Channeling Bowie: An impersonator performing with the First Church of the Sacred Silversexual.
Karen Knoller Photography
Bryn Laux can't wait to hear track 3 of David Bowie's new album, The Next Day. Track 3, she tells me, is almost always the panty-dropper.
In case it's not obvious, Laux is not a music critic. She is a fan. A really, really, big fan.
I'm hanging around with Bryn for a reason. I figured if Bowie wasn't going to give interviews or tour to promote his first new album in 10 years, I wanted the next best thing: I wanted to listen to The Next Day for the first time with a David Bowie cover band.
Bryn is a member of the First Church of the Sacred Silversexual, a San Francisco-based ensemble that performs rock-opera like "sermons," peppered with an occasional burlesque number, that tell two- to three-hour-long stories consisting of Bowie songs. Tonight Bryn Laux is Bryn Laux, but every so often she dons elbow-length gloves and transforms herself into Careless Cadence, a singing, tap-dancing, glitter-and-lipstick-bombshell who sings everything from "Space Oddity" to "China Girl." Major Tom is a band member, too, but he's not around tonight.
This is them, by the way:
"Is it ridiculous that I like to think of him as Ziggy?" Bryn asks at one point. "I like to think about it like he's this actual interstellar human cyborg."
No. Not ridiculous. Or okay, maybe it is, but surely others have thought the same. Bowie's electric relationship with his listeners defined his career, from the rousing success of Ziggy Stardust to the rapid demise of the Great White Duke. This is a man who responded immediately to his first piece of fan mail from America, for Chrissake. Then about 10 years ago, he retreated from the public eye, choosing to hide in plain sight in a loft in New York City.
I knew I'd found the band's space when, from half a block away, I heard synthesizers pounding out "Let's Dance." The First Church of the Sacred Silversexual practices in a typical, if somewhat underwhelming, garage in the city's Mission District. Peter Fyfe, the "church's" reverend and founding member, greets me on the sidewalk where he and five bandmates, all in their 20s, are drinking cheap Mexican beers out of cans and smoking cigarettes.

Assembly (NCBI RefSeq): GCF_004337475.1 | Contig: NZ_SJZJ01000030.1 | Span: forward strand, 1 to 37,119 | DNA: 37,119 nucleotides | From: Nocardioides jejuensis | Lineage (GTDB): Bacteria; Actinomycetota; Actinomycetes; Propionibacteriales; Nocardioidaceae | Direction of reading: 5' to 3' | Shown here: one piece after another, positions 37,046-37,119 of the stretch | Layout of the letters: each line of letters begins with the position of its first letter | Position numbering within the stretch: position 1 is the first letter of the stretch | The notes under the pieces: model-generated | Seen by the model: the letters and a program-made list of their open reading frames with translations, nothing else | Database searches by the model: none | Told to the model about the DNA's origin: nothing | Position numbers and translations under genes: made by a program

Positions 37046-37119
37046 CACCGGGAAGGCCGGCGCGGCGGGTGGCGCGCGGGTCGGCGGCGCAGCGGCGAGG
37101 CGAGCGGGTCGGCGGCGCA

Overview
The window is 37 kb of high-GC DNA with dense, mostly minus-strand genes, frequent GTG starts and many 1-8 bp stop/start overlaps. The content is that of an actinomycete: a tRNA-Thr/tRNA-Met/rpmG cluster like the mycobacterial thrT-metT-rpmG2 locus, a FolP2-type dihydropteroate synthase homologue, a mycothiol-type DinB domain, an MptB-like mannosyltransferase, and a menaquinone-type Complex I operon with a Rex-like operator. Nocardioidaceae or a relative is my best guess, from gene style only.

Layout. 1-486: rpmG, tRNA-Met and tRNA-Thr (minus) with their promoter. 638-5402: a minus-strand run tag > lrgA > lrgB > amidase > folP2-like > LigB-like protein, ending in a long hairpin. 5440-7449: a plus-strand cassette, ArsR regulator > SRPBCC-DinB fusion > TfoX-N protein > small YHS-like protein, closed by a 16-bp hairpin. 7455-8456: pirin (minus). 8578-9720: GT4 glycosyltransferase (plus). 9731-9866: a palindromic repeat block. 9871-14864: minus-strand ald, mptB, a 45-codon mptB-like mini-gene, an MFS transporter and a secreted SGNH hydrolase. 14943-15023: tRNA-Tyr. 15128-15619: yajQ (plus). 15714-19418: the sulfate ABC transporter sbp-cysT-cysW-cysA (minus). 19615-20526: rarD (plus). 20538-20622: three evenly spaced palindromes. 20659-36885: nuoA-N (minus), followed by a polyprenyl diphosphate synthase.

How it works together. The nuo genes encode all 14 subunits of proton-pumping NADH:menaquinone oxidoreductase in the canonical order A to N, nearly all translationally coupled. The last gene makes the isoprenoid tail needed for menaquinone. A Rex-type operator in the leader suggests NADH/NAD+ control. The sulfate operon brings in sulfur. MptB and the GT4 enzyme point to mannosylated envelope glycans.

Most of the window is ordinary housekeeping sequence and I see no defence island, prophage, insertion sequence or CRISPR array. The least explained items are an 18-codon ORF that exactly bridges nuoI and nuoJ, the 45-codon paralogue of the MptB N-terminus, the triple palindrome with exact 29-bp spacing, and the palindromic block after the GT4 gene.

Fyfe is tall and lean, clad in a gray hoodie and a pair of Air Force Ones tricked out with a coat of silver spray paint. We settle in around his laptop, which is hooked up to an old stereo. A debate ensues: Should we listen to the album all the way through and talk about it afterward, or should we do it track by track? Guitarist Adam Dragland favors the former. Jillian Darling, one of the group's three backup singers, has spent all day working at an advertising firm and would prefer to be able to talk for a change.
In the end, they choose the listen-first approach, which falls apart almost immediately. Thirty seconds in, everyone is offering up their analysis of the title track, which draws comparisons to Bowie's 2003 album Reality, earning points for being "not as flashy"—a brave move from a former glam-rock icon.
These calculations are pretty geeky. I'm constantly aware that my fellow listeners are armed with a deep arsenal of Bowie trivia they will deploy in order to help them decipher, with varying degrees of accuracy and creativity, what Bowie is trying to say to us. Some of the Silversexuals mill around Fyfe's old laptop looking for lyrics, while others stand back a bit and bounce their material off of one another: "Dirty Boys" is a funky, Tom Waits-like number, they agree, and their drummer's going to flip when he hears the sexy-as-hell drum solo on "Love Is Lost."
Turns out the pantry-dropper is track 7, "If You Can See Me," an aggressive number where Bowie crows: "I will slaughter your kind who descend from belief/I am the spirit of greed/…If you can see me, I can see you."
Everyone loves it except Jillian. She just hates it. "What's this shit?" she asks.
"It's, like, prog rock."
"It's math, man!"
"I'm totally into this."
"I hope I do stuff like this when I'm 67 years old, right?"
"If I'm doing this when I'm 60," Jillian retorts, "put me down."
The dancing doesn't start until the second half of the album. "Dancing out in Space" sets off some tapping, and by the time Bowie's voice comes in on, "How Does the Grass Grow," everyone is channeling Bowie, their chests puffed and their arms snapping around. The girls make eye contact and sing along with the back-up vocals, "La-la-la-la-la-la!"
"You Feel so Lonely You Could Die," the closest thing on the album to a classic Bowie ballad, is the other song that stands out, and the first one we circle back to once the listening is through. It's another to sing along to: "You could die-ie-ieeeee!"
I glance around, taking in the band. Their entire idea of a Church of Bowie seems pretty absurd, right? Yet it reflects the relationship we millennials have with our parents' generation—most likely, we will have to worship Bowie via laptop or gadget, never live, and never young—and the fan's relationship to David Bowie, the man who became a rock god by sweeping his listeners up in a cult of androgyny, space travel, and counterculture.
And the verdict of the congregation of the First Church of the Sacred Silversexual? They love The Next Day. Or rather, they will try to grow to love it. It may lacks the brashness and punch of Bowie in his youth, but it has a complexity and an "earthiness" that, to really appreciate, will take a little…Time/He's waiting in the wings/He speaks of senseless things/His script is you and me, boys.
Here's "Where Are We Now?" from the new album…
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If you're still singing to yourself, "I hurt myself today pa rum pum pum pum," then you might want to change your interior Muzak track with this gem. Here's what happened when David Bowie dropped by Bing Crosby's place for some Christmas cheer: (Via The Poop)...
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